Brenna Deal - Jane Santucci's Blog

  • Terre Haute resident Brenna Deal graduated from Indiana State University with her Masters in Criminology. She spends her days educating folks about the power of water. Jilly Torrez with Kangen Water is Brenna’s mentor. Jilly studied psychology in college and has worked with water for nine years. “We have a whole water community. We are focused on educating people about water.  Our saying is, ‘wake up to water; wake up to yourself.’ 

    Brenna finds herself an advocate for water because water surrounds every portion of her life. From the oceans to our bodies. “When I started to wake up to water, it changed every aspect of my life, and I just want to share this gift of what I've learned about myself and my health,” Deal said. Jilly found herself with ovarian cysts when she was 21 and found water to be a way that helped to heal her body. “One of the biggest reasons I’m passionate about my mission to share about water is because we are water. We are 75% if not 99.9% water and our bodies, when dehydrated, experience so many issues, and the water seems to be the missing link,” Torrez explained. Jilly paints the picture that humans can look at the waters of the world, like the rivers and the oceans and the lakes, as the veins of the body; we are water. When we educate ourselves on water, we start taking our power back and becoming more sovereign.

    Brenna’s journey with water started during the pandemic in 2020. “I was terrified of my health. I looked around at my family and realized my partner's dad had been in the hospital on his deathbed, and I started to look at what I was consuming,” Deal explained. Through her journey, she found water and started to take more substantial control of her health. Brenna explains that the most powerful message that keeps coming back to her is that you can control your health. Once people start drinking more water, they start noticing how their body is acting differently, and they find their energy increasing and sleep issues diminishing. 

  • Read Part I here

    All water is not equal. “I like to say that water can't ever actually die. When we talk about dead water, we mean stagnant water. We run voltage and chemical tests to learn what has happened to the water,” explained Jilly Torrez with Kangen Water.  Another one of Jilly’s phrases is ‘what happened to the water happened to us.’ Jilly says the more you learn about how the water was taken from its source and put through all the pipes leading to the water processing plants, you start seeing how the water became domesticated.  Through processing, water loses its minerals and structure, and comes out stagnant.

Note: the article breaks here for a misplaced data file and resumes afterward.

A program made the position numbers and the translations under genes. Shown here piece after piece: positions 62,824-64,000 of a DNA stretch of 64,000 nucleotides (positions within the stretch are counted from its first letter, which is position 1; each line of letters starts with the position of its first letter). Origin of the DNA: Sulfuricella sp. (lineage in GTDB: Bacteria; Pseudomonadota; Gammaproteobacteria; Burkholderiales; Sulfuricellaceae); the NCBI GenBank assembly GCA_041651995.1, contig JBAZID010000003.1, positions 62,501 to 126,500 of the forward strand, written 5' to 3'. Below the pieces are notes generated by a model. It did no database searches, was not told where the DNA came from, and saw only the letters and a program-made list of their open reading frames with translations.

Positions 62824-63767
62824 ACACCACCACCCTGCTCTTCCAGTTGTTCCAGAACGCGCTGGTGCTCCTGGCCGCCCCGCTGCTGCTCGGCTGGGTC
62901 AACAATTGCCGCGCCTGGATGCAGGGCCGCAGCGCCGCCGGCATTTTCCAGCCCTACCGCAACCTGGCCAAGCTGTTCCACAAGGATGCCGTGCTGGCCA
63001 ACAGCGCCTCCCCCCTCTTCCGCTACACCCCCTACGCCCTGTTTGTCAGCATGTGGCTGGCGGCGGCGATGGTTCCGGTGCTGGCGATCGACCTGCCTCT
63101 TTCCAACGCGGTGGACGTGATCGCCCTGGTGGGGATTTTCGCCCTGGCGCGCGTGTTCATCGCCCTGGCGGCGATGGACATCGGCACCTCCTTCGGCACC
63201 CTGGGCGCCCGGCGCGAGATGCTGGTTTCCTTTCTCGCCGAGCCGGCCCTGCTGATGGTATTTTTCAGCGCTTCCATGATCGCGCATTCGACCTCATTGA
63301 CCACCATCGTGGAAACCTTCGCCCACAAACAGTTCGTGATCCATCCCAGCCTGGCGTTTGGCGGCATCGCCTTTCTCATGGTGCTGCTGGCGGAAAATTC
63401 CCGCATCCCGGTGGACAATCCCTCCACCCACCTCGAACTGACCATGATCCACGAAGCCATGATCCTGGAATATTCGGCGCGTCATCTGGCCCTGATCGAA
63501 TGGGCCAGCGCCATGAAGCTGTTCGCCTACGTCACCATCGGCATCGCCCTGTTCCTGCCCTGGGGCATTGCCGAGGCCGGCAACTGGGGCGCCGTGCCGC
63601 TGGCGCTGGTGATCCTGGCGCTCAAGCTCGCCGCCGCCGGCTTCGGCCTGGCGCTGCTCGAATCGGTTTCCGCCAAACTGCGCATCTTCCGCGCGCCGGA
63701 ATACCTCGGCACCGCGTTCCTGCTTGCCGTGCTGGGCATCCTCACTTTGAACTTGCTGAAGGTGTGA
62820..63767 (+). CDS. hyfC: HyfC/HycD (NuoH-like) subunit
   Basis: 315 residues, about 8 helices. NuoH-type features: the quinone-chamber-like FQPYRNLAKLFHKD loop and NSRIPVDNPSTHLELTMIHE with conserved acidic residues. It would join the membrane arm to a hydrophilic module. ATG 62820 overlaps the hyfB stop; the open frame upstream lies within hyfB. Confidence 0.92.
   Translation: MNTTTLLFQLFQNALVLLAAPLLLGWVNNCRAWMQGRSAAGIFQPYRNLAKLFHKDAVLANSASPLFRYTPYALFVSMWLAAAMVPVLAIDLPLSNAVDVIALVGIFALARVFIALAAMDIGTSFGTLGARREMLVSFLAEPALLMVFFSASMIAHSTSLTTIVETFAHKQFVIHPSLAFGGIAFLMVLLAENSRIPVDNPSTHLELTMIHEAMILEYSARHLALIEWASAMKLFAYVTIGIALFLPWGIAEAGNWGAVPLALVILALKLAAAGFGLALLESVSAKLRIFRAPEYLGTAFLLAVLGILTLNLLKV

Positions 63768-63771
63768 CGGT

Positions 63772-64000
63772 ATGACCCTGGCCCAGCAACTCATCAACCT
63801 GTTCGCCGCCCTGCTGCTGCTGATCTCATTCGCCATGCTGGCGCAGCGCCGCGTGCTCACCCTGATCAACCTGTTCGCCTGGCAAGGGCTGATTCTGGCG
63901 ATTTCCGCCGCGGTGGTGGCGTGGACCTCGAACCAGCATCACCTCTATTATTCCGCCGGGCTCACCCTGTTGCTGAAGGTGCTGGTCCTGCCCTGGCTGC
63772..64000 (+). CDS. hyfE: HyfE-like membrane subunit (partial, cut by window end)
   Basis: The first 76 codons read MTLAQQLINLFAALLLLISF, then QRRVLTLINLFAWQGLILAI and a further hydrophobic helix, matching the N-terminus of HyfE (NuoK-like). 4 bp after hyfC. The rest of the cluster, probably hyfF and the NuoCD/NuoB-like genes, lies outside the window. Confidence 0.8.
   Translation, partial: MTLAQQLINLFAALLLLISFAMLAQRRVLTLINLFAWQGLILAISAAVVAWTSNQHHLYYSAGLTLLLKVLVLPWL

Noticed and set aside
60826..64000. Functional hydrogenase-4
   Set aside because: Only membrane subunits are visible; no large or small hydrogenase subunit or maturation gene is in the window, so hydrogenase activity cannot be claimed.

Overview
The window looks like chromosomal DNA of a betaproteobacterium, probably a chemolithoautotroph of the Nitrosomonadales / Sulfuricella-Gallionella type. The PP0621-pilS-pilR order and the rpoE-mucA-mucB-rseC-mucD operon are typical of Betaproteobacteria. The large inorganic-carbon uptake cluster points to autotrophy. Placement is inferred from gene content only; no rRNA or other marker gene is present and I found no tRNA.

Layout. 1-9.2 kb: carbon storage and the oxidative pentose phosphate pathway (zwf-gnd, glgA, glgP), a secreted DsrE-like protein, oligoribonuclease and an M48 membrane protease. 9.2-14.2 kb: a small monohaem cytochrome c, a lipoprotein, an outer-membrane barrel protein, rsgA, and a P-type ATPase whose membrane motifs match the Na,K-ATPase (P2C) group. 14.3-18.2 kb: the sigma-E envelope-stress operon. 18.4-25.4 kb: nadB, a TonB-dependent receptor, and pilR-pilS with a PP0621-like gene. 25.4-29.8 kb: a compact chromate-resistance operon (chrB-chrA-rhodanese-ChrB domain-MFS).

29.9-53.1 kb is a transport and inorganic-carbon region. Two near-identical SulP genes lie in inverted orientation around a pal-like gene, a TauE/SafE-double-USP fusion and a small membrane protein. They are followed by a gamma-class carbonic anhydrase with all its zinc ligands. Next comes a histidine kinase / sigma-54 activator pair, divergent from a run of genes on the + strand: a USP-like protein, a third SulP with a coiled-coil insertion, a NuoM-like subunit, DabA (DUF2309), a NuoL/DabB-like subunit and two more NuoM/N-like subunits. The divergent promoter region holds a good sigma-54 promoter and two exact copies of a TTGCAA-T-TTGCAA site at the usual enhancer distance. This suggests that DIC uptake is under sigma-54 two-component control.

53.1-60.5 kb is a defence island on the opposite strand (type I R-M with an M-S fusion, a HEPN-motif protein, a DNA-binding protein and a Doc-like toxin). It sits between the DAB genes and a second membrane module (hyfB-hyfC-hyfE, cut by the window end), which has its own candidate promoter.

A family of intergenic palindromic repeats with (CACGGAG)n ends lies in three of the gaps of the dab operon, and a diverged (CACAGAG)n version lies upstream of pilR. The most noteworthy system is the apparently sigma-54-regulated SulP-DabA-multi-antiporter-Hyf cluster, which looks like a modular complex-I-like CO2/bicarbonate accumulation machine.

What’s the Tea on Tap Water?

    Every tap water is different. Jilly recommends starting with obtaining a water quality report. She explained how one zip code could have contaminants in the tap water, and a nearby zip code has completely different pollutants. Contaminants range a lot, with most cities having more than nine contaminants over the EPA guidelines. 

    Jilly wants to educate consumers on what is happening with tap water. In many towns and cities, the water is on a closed-loop system. Cities are recycling the water, and it's coming back out of the tap. Cities process the same water about once a month. Chemicals are added to the water to prevent the water from rusting the pipes. “One contaminant treatment facilities add is lye. Lye makes the tap water slightly alkaline. When water is slightly alkaline, it helps keep the pipes from rusting. In addition, many cities have a lot of heavy pharmaceuticals in the tap water that their systems can’t filter out,” Torrez explained.  

    People are not only drinking tap water, but they're also showering in it, and our skin is one of our biggest organs. Water may be part of the culprit for weak hair, eczema, or psoriasis. To learn more about what is coming out of your shower, visit Five chemicals exceeded the guidelines in Terre Haute, Indiana, and 11 contaminants were found. Many of the chemicals that exceed guidelines have the potential to lead to cancer.

    “I'm a busy mom. I have two kids, and because I have two kids is why it matters. Many people turn to supplements, pharmaceuticals, or healthier food for a solution. What if changing the water you drink can help?” stated Brenna Deal, a water educator in the greater Terre Haute area.